A particularly influential example of this approach is the so-called ‘Bayesian brain’ hypothesis. This suggests that Bayes’ rule, or some approximation to it, describes the rules by which the human brain combines and updates its subjective probability distributions. Exact Bayesian inference is computationally costly, so most advocates of the Bayesian brain hypothesis believe that the brain performs some version of approximate Bayesian inference.25 There are a vast range of algorithms to choose from here. Bayesian algorithms tend to fall into two camps: sampling methods (which aim to follow the trajectory of multiple categorical samples through inference to create a posterior empirical distribution that approximates the true Bayesian posterior) and variational methods (which use simplified, less computationally demanding subjective probability distributions, varying their parameters to find an analytical result that is close to the true Bayesian posterior). Both approaches for approximating Bayesian inference are common in modern artificial intelligence and machine learning.26 Advocates of the Bayesian brain hypothesis do not agree about whether the brain uses a sampling method or a variational method.27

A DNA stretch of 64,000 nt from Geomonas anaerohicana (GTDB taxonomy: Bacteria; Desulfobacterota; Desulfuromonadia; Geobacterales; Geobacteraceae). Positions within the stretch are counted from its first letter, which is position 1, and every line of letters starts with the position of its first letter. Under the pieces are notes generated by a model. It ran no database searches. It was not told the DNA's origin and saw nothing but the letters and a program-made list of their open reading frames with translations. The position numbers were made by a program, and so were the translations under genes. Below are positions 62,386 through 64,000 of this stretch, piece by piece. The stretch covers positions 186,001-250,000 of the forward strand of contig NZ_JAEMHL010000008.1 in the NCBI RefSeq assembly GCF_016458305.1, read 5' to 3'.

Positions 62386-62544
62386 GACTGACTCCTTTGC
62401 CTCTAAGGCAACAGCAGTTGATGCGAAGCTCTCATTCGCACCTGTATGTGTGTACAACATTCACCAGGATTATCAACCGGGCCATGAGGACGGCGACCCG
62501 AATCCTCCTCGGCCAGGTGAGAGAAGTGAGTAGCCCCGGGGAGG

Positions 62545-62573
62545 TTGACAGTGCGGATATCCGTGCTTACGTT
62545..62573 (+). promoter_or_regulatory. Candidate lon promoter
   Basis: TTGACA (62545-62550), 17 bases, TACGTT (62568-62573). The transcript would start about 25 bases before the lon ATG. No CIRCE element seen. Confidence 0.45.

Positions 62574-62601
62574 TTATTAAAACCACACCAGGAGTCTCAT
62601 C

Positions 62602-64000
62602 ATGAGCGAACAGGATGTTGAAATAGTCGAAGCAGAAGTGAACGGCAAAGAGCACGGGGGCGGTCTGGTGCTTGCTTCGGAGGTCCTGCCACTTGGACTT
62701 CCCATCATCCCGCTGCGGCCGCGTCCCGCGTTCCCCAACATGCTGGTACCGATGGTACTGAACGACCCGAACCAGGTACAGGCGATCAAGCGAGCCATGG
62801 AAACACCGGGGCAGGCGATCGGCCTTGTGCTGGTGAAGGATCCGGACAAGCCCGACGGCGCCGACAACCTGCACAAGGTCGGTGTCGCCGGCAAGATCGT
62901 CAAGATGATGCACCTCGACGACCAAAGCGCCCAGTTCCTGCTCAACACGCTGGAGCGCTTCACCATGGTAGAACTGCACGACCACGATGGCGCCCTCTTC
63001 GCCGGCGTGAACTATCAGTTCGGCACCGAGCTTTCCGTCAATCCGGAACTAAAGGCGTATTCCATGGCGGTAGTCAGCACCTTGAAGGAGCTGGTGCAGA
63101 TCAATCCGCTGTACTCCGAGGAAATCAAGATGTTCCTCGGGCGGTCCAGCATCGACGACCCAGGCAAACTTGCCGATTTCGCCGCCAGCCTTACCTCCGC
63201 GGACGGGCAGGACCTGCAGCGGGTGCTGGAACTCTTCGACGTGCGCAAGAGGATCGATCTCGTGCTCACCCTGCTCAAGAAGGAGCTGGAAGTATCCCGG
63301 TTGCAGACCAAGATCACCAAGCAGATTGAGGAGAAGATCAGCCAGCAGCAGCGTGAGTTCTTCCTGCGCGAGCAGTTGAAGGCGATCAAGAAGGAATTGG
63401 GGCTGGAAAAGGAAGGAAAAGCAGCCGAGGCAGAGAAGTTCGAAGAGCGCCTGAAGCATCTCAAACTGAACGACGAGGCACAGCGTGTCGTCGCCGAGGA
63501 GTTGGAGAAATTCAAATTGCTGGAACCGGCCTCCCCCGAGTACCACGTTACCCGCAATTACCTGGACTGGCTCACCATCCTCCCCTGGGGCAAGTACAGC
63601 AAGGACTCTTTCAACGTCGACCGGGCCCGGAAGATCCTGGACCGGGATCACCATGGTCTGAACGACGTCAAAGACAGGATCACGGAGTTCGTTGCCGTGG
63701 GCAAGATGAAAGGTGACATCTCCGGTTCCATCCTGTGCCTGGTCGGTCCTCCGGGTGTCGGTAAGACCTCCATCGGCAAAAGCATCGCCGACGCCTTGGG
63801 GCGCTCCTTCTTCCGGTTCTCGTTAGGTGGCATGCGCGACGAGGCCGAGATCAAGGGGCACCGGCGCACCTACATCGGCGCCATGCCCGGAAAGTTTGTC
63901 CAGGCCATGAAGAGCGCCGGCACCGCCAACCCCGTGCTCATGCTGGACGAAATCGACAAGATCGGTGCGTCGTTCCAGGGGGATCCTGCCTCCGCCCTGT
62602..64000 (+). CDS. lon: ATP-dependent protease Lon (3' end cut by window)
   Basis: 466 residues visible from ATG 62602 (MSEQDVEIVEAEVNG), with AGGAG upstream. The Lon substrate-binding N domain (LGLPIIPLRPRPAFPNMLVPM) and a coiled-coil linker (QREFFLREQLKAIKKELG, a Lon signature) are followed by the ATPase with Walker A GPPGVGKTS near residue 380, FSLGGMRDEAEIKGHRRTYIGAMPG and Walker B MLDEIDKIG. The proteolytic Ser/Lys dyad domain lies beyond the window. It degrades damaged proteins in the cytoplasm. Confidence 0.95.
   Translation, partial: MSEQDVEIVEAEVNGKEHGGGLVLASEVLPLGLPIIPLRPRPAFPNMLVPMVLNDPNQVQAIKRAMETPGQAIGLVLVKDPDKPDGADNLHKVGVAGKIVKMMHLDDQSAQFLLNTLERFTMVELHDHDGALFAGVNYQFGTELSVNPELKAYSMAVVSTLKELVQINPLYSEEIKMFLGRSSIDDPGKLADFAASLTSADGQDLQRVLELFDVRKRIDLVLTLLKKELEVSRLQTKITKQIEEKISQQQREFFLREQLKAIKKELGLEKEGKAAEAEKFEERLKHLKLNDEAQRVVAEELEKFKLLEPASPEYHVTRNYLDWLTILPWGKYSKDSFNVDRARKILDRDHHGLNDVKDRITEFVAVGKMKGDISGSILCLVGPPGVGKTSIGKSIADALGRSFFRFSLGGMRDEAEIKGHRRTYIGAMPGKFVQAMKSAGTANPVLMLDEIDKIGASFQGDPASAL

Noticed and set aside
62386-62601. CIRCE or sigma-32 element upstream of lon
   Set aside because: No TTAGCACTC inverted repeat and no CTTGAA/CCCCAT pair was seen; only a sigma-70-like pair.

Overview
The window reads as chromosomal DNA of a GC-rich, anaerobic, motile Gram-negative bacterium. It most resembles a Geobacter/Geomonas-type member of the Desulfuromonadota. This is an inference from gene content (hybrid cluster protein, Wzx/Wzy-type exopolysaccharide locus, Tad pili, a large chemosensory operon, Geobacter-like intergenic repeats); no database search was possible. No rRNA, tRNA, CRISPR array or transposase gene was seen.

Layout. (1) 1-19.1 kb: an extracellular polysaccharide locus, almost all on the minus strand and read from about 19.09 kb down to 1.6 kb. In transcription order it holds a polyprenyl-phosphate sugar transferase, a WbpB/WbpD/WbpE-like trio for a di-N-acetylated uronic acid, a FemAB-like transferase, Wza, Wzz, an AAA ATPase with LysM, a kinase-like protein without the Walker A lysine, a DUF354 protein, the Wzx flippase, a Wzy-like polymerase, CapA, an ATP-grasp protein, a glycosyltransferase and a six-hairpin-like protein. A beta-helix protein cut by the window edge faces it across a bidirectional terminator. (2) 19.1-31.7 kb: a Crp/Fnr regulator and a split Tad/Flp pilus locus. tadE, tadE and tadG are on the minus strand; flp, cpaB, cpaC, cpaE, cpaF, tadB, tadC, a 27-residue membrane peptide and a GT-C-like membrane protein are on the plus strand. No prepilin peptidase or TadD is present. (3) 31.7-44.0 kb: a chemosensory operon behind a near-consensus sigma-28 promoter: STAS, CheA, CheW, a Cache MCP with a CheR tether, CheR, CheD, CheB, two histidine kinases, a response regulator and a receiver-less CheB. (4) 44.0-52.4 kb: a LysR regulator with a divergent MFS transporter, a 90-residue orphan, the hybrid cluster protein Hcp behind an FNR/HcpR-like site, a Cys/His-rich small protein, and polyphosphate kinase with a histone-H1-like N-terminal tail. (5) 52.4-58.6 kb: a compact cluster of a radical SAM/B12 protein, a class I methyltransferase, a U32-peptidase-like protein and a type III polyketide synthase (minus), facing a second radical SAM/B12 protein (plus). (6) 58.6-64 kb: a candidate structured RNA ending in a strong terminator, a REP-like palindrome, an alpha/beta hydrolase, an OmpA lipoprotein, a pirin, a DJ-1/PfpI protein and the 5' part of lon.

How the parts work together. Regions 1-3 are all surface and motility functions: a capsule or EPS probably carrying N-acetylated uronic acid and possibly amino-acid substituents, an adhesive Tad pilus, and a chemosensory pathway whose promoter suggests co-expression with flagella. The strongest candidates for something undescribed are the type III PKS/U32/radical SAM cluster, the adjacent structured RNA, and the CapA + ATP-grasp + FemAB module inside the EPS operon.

Predictive coding is one example of a probabilistic model of cognition and an instance of the Bayesian brain hypothesis. Predictive coding identifies the task the brain faces in cognition as that of minimising sensory prediction error. If combined with appropriate simplifying assumptions, this task can be shown to entail approximate Bayesian inference.28 The numerical values that feature in predictive coding’s artificial neural network can be interpreted as parameters of subjective probability distributions (namely, as the means and variances of Gaussian distributions). Predictive coding’s algorithm can be interpreted as a particular version of variational Bayesian inference.29 Predictive coding proposes that these numerical parameters, hence the subjective probability distributions manipulated in cognition, are encoded in the average firing rates of neural populations of layers in the neocortex, and the manner in which these subjective probability distributions condition one another in inference is encoded in the strength of the synaptic connections between distinct neocortical areas.30